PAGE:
How to be a more sustainable consumer
Over the last two years we’ve all become more sustainable consumers. But what does that actually mean and why?
Thanks to the pandemic we started shopping more locally and used our cars less. Thanks to supply chain issues we had fewer choices. Thanks to inflation we started looking for ways to spend our money wisely on things that last longer. Thanks to the gas crisis we’re looking at ways to reduce our energy consumption.
All these ‘solutions’ to problems are actually part of the solution to climate change – and that’s being a conscious consumer. Forgoing our quick-fix buying habits and replacing them with a more considered approach.
Taking a moment to think about what it is you’re buying, where it’s coming from, what it’s made of and how that company looks after its people can really change your mind about something. Especially when you look at what companies are prepared to share about all this with all of us.
How to spot fact vs fiction
Many brands make this easy by putting their eco-values front and centre. With others you have to dig a bit deeper to find them. But beware – if it sounds too good to be true, it’s because it probably is.
Below is our guide to things to think about, things to look for and things to be wary of when making a purchase or choosing someone to do a job.
Think about circularity
Do you love upcycling ebay finds? Do you buy second-hand furniture or clothes? Have you ever repaired something rather than throwing it away and buying a new one? If you can say yes to any of these you’re contributing to a circular economy by mimimizing waste. It should be getting easier to find parts to repair things too. In 2021 the UK introduced a Right to Repair law which means that manufacturers have to make spare parts available. So next time something breaks have a look for your nearest Repair Café or independent specialist instead of chucking it in the bin. Or maybe your trash is another person’s treasure and you can sell it.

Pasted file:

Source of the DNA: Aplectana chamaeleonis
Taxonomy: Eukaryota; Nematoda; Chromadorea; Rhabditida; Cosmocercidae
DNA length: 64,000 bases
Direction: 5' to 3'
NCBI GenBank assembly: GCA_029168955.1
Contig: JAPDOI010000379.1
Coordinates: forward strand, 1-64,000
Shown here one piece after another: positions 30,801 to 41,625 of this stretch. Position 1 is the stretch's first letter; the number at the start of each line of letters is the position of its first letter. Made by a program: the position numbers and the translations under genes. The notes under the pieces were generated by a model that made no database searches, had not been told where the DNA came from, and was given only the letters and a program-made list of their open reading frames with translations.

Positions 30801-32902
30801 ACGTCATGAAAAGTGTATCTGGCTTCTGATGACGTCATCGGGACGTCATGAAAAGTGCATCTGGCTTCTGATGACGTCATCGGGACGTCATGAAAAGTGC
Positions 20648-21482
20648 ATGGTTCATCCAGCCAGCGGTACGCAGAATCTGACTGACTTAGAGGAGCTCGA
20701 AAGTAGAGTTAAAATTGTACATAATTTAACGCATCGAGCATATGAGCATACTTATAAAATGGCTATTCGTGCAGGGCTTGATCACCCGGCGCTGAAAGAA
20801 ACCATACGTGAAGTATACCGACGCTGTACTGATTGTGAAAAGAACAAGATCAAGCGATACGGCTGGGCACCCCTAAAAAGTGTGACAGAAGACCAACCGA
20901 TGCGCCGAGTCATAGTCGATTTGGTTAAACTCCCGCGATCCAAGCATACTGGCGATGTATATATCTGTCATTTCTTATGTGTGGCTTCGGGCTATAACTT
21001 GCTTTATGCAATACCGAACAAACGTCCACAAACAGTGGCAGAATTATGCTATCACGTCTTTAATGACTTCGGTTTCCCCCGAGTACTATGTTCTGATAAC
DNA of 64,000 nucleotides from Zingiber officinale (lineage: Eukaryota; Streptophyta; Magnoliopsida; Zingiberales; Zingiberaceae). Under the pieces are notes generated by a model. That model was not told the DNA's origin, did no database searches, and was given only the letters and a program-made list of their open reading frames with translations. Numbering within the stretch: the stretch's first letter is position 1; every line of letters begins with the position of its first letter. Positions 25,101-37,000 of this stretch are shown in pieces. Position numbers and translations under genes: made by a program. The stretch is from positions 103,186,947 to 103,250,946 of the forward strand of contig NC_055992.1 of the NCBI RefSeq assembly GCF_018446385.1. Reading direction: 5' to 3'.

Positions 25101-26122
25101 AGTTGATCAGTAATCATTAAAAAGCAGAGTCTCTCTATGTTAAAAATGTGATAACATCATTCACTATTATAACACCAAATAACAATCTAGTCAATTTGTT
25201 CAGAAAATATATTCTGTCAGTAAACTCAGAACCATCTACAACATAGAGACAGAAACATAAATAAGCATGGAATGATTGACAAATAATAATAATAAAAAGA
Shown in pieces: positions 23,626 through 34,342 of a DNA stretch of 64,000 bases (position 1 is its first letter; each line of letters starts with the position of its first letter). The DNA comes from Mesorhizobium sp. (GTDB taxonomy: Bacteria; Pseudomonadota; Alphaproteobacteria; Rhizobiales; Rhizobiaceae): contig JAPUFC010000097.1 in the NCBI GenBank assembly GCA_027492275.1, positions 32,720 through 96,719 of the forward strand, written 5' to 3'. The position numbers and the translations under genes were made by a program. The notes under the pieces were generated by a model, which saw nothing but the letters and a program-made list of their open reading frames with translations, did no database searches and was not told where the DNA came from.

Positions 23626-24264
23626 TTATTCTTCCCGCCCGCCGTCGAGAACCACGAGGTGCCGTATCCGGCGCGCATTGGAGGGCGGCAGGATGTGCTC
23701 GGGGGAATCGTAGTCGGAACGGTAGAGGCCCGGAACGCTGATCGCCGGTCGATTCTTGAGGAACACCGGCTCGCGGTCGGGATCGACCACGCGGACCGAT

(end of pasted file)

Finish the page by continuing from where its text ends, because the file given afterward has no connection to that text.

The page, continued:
Think about renting
Carrie Johnson got married in a £45 rented wedding dress and made fashion rental mainstream. There has been a massive increase in the renting revolution of everything from clothes to power tools. It works best for single-use occasions like an outfit for an event or a piece of equipment for some DIY. It also works for fast turnover items like kids bikes (see Bike Club) and baby clothes (see thelittleloop who were on Dragon’s Den). And it’s not just companies renting these things out. Apps like MyShed and Hurr help you monetize your stuff by renting it out to others. There’s that circular economy at work again!
Think about packaging
Single-use plastic is something we’re all well aware of but it’s hard to avoid. Less than 10% of all plastics are currently recycled. A good way to get an idea of how much you’re using is to do a plastic audit for a week. Save all the plastic you’d usually throw away and not put out for recycling and then look at ways you could either avoid it or recycle it. Supermarkets like M&S now have market-style fruit and veg counters or you can take the family to a local PYO farm. Things like crisp packets, pasta bags, multi pack wrapping and frozen food bags can be taken back to over 4,000 UK supermarkets that are part of Recycle Now. If you’re still not sure download the free recycling app Scrapp that lets you know what to do based on your local recycling rules. If they don’t already have it listed you can add it in to help others out.
Look at their website